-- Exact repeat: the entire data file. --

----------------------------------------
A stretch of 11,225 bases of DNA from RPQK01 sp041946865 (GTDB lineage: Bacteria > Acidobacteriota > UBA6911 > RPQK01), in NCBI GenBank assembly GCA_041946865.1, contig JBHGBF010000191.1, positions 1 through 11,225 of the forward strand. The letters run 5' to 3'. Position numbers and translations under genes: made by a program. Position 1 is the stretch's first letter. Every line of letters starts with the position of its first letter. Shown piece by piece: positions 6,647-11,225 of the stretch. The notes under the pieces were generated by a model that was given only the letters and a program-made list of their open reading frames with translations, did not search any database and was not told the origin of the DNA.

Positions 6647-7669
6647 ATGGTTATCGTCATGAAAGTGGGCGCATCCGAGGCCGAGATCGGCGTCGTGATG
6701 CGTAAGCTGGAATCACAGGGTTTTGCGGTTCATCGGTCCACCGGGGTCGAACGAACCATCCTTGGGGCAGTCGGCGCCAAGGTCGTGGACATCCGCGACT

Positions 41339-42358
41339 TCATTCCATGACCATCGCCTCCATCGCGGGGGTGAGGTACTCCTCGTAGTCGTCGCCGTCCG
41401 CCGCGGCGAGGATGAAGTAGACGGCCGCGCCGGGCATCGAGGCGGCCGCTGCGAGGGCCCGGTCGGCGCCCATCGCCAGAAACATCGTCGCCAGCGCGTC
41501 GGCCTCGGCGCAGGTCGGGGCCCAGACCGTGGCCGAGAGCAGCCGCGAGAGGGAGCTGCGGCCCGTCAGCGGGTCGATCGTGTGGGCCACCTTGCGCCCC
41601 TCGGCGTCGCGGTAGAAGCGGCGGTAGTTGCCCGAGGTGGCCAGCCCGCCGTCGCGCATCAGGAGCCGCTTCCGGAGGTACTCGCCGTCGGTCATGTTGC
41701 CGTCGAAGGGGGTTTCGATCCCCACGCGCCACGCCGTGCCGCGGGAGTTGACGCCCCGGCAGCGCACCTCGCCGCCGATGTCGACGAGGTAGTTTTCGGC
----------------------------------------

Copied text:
A stretch of 11,225 bases of DNA from RPQK01 sp041946865 (GTDB lineage: Bacteria > Acidobacteriota > UBA6911 > RPQK01), in NCBI GenBank assembly GCA_041946865.1, contig JBHGBF010000191.1, positions 1 through 11,225 of the forward strand. The letters run 5' to 3'. Position numbers and translations under genes: made by a program. Position 1 is the stretch's first letter. Every line of letters starts with the position of its first letter. Shown piece by piece: positions 6,647-11,225 of the stretch. The notes under the pieces were generated by a model that was given only the letters and a program-made list of their open reading frames with translations, did not search any database and was not told the origin of the DNA.

Positions 6647-7669
6647 ATGGTTATCGTCATGAAAGTGGGCGCATCCGAGGCCGAGATCGGCGTCGTGATG
6701 CGTAAGCTGGAATCACAGGGTTTTGCGGTTCATCGGTCCACCGGGGTCGAACGAACCATCCTTGGGGCAGTCGGCGCCAAGGTCGTGGACATCCGCGACT

Positions 41339-42358
41339 TCATTCCATGACCATCGCCTCCATCGCGGGGGTGAGGTACTCCTCGTAGTCGTCGCCGTCCG
41401 CCGCGGCGAGGATGAAGTAGACGGCCGCGCCGGGCATCGAGGCGGCCGCTGCGAGGGCCCGGTCGGCGCCCATCGCCAGAAACATCGTCGCCAGCGCGTC
41501 GGCCTCGGCGCAGGTCGGGGCCCAGACCGTGGCCGAGAGCAGCCGCGAGAGGGAGCTGCGGCCCGTCAGCGGGTCGATCGTGTGGGCCACCTTGCGCCCC
41601 TCGGCGTCGCGGTAGAAGCGGCGGTAGTTGCCCGAGGTGGCCAGCCCGCCGTCGCGCATCAGGAGCCGCTTCCGGAGGTACTCGCCGTCGGTCATGTTGC
41701 CGTCGAAGGGGGTTTCGATCCCCACGCGCCACGCCGTGCCGCGGGAGTTGACGCCCCGGCAGCGCACCTCGCCGCCGATGTCGACGAGGTAGTTTTCGGC